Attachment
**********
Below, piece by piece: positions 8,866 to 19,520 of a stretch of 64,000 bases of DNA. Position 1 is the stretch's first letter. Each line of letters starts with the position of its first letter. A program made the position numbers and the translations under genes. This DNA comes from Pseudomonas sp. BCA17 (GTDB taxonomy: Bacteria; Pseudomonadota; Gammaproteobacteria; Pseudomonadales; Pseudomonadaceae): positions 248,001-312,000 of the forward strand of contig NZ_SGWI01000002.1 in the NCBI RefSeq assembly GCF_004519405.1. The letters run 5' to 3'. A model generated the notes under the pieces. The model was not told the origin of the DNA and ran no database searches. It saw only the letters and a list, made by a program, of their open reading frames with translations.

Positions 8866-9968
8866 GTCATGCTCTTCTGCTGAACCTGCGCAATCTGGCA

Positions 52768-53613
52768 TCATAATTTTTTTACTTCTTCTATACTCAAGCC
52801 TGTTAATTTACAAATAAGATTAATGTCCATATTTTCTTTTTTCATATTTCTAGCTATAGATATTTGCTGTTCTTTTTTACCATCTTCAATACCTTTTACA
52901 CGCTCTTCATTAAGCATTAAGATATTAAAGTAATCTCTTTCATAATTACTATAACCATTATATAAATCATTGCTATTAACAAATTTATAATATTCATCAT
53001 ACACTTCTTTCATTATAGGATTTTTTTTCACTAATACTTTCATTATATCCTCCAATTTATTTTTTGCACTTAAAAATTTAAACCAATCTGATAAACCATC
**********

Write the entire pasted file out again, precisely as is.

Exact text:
Below, piece by piece: positions 8,866 to 19,520 of a stretch of 64,000 bases of DNA. Position 1 is the stretch's first letter. Each line of letters starts with the position of its first letter. A program made the position numbers and the translations under genes. This DNA comes from Pseudomonas sp. BCA17 (GTDB taxonomy: Bacteria; Pseudomonadota; Gammaproteobacteria; Pseudomonadales; Pseudomonadaceae): positions 248,001-312,000 of the forward strand of contig NZ_SGWI01000002.1 in the NCBI RefSeq assembly GCF_004519405.1. The letters run 5' to 3'. A model generated the notes under the pieces. The model was not told the origin of the DNA and ran no database searches. It saw only the letters and a list, made by a program, of their open reading frames with translations.

Positions 8866-9968
8866 GTCATGCTCTTCTGCTGAACCTGCGCAATCTGGCA

Positions 52768-53613
52768 TCATAATTTTTTTACTTCTTCTATACTCAAGCC
52801 TGTTAATTTACAAATAAGATTAATGTCCATATTTTCTTTTTTCATATTTCTAGCTATAGATATTTGCTGTTCTTTTTTACCATCTTCAATACCTTTTACA
52901 CGCTCTTCATTAAGCATTAAGATATTAAAGTAATCTCTTTCATAATTACTATAACCATTATATAAATCATTGCTATTAACAAATTTATAATATTCATCAT
53001 ACACTTCTTTCATTATAGGATTTTTTTTCACTAATACTTTCATTATATCCTCCAATTTATTTTTTGCACTTAAAAATTTAAACCAATCTGATAAACCATC